For better or worse, Sonic the Hedgehog was my first video game series growing up. That puts every new release on my radar, and the latest, Sonic Colors Ultimate, is a rerelease of a 2010 Nintendo Wii game now ported to Nintendo Switch, Xbox One, PlayStation 4 and PC.
It might seem an odd choice, but Sonic Team director Takashi Ilzuka explained in an interview with Sonic Stadium that upgrading Sonic Colors seemed apt for welcoming in new fans of the blue blur following the success of the Sonic movie that hit theaters in February 2020.
I see his point – it was billed as something of a kid’s movie, and Sonic Colors is about as childlike and whimsical as the video games get. In Sonic Colors Ultimate, the ever-nefarious Dr. Robotnik enslaves an alien race called Wisps and creates an interstellar amusement park fueled by their labor.
Sonic and Tails invade and proceed to dispense justice one park section at a time. There’s nothing deep about it, and that’s OK – the locations are quirky and cute, and the cutscenes are filled with ridiculous banter.
The game uses the “boost formula” introduced in 2008’s Sonic Unleashed, wherein the camera alternates between third-person and side views. A surprising amount of time in Sonic Colors Ultimate is spent playing from the side view, leading some fans to facetiously argue that it is “actually a 2D platformer.”
Jokes aside, the Wisp powers that set the game apart from all other Sonic titles necessitate the frequent use of side views. Since the alien critters are none too happy with Dr. Robotnik, they are more than happy to assist Sonic.
By fusing with different Wisps, Sonic is able to use a handful of new abilities – one allows him to phase through walls, another propels him upward like a rocket and so on. Wisps are a great asset to Sonic Colors Ultimate as they introduce a lot of gameplay variety – something I would argue is present in most Sonic titles despite saying games are “all about speed.”
If that were true, then 2017’s painfully linear Sonic Forces would’ve been a lot more well-received. No, I think what really makes Sonic unique among platformers is momentum – dash and jump at all the right times, and you’ll catapult through levels, hit a wall, and you’ll lose precious seconds.
As far as remasters go, it’s competent. Sega handed the keys over to Blind Squirrel Games, a studio committed entirely to remakes, remasters and rereleases – most notably, they took on BioShock: The Collection and Mass Effect Legendary Edition.
This time, they were granted more artistic freedom than their previous gigs, which allowed them to add cosmetic features, a “rival rush” mode where you race Metal Sonic and a new Jade Ghost Wisp for navigating stages. Despite these noteworthy additions, Blind Squirrel made some surprising missteps.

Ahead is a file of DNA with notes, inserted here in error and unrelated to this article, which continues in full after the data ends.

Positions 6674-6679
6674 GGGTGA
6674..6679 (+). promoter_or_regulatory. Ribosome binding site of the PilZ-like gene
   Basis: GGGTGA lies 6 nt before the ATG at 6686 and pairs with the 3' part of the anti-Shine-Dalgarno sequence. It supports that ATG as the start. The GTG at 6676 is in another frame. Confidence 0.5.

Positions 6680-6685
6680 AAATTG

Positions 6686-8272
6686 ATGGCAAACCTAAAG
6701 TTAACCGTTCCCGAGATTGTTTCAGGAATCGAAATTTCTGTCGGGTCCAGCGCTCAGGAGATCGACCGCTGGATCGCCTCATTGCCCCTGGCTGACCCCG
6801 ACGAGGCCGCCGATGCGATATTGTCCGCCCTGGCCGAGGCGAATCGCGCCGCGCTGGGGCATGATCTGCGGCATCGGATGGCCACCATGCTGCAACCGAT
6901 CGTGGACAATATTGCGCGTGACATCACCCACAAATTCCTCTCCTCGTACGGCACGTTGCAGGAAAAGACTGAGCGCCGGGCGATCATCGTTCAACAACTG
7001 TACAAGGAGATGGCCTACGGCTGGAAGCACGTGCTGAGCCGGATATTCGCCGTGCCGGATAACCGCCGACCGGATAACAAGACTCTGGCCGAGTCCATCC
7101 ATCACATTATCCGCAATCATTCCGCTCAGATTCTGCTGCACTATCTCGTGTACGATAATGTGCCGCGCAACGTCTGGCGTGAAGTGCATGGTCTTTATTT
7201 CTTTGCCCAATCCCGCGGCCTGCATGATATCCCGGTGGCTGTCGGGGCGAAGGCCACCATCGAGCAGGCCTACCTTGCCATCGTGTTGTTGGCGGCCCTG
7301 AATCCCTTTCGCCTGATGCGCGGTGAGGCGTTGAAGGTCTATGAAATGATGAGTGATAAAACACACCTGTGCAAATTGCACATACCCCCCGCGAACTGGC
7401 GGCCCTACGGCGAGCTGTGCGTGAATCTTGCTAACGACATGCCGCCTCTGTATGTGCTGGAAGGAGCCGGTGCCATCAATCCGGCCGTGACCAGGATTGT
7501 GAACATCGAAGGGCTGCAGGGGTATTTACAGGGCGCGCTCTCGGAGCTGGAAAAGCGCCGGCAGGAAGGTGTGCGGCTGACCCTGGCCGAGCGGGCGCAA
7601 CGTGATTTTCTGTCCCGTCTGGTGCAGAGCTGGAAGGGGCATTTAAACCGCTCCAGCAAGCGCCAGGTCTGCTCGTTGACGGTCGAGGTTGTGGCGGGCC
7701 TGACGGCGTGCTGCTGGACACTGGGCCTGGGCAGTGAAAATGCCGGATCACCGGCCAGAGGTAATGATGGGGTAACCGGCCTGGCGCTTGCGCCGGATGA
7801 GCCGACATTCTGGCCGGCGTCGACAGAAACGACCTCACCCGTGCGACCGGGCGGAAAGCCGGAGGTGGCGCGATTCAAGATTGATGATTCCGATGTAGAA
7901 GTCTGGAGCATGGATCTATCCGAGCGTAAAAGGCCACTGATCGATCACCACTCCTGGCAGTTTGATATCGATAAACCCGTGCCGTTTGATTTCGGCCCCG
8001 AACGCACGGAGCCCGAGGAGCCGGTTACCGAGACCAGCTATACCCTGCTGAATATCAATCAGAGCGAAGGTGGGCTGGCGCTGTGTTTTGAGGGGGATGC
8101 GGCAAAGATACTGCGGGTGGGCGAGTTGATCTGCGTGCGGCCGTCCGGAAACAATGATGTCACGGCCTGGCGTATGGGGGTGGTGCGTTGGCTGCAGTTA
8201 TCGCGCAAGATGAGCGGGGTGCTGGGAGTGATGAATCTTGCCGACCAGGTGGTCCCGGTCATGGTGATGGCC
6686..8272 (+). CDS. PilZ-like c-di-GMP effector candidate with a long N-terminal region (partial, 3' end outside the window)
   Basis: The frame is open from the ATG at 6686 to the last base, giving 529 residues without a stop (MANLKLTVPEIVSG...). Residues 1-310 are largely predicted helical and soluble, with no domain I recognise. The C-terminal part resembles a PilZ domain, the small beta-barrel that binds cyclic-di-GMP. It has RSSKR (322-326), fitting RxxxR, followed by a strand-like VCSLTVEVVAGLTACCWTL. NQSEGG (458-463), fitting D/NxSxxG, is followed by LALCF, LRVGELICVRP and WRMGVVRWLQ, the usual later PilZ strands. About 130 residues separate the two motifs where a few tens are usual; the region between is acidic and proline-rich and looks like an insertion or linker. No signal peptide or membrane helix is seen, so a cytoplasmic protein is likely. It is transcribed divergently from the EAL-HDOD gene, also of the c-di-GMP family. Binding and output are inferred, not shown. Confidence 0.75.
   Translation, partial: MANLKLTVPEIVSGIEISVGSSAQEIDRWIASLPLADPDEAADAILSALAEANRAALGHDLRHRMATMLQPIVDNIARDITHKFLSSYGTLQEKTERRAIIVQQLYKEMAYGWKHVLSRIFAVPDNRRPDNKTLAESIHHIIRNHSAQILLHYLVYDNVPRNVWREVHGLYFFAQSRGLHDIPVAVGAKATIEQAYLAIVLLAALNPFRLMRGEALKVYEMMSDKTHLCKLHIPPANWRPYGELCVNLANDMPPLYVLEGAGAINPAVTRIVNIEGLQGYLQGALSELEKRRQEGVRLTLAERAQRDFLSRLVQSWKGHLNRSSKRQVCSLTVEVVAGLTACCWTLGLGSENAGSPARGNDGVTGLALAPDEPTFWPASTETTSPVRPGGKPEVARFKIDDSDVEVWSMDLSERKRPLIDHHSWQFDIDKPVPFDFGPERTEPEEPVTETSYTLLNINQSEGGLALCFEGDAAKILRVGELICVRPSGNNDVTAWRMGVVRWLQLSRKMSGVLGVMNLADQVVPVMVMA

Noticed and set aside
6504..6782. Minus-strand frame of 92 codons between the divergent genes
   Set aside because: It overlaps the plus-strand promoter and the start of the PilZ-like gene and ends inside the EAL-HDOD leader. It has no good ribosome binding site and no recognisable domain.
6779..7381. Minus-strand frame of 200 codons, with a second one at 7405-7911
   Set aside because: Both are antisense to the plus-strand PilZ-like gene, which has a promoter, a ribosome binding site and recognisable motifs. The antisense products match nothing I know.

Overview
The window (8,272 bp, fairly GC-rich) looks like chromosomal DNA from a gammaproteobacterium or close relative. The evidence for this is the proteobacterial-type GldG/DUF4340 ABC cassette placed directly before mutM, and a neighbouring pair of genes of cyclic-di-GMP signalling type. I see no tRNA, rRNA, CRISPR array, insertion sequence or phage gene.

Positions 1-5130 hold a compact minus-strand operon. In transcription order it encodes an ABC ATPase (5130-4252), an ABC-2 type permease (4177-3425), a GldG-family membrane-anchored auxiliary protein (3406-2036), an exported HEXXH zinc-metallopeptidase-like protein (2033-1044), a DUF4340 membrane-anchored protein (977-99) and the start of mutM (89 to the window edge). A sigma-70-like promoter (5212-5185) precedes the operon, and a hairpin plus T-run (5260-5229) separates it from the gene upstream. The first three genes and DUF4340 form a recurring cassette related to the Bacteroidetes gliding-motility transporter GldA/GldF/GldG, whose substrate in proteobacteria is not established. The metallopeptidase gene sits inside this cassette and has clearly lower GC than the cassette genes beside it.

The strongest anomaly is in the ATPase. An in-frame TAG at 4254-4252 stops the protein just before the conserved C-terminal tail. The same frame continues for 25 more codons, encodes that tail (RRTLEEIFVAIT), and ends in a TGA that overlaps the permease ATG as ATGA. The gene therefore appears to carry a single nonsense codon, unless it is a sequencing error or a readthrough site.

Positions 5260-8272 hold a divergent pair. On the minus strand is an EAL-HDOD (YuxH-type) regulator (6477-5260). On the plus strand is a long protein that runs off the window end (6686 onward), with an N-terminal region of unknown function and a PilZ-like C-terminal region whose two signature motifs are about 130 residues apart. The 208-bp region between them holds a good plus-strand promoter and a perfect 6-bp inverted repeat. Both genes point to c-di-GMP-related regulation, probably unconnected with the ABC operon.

The control scheme feels arbitrary at times, doubtless because Sonic Colors originally appeared on the Wii, which had limited button inputs. For whatever reason, I’m guessing Blind Squirrel didn’t feel comfortable making big adjustments to the controls, which is a missed opportunity.
But by far the worst aspect of Sonic Colors Ultimate is the cutscenes, which are just recordings of the original 2010 renders thrown into an upscaling algorithm. It feels like a slap in the face to give the game a comprehensive graphical overhaul but pass on improving the cutscenes.
Despite some notable issues, the overall verdict is Sonic Colors Ultimate is a good game and a decent remaster. But after dipping my toes in it, nothing compelled me to binge play it. That’s always been the biggest indicator of a Sonic game’s true quality.
There are many titles in the series I enjoy playing from time to time, but only a select few that grab me and don’t let go – among them, Sonic 3 & Knuckles (1994), Sonic Adventure 2 (2001) and Sonic Mania (2017). I have replayed those games countless times and will continue to do so.
Sonic Colors Ultimate does not live up to that honor, but it’s still worth playing through once or twice. That’s not a deal-breaker for this game, as the main story takes around a dozen hours to complete. And if you’re feeling ambitious, 100% clearing the game will double or triple that time. That’s a not bad deal at $40.
Sega was right to port Sonic Colors to modern platforms – the original was well-received by gamers and critics alike, but by 2010, many consumers were past the Wii craze. That said, there just aren’t enough improvements to justify the purchase of Sonic Colors Ultimate for those who own the original.
I’d recommend the game to anyone else – especially anyone with kids who are sure to love its childlike fun and whimsy.
Riordan Zentler can be reached at email@example.com.
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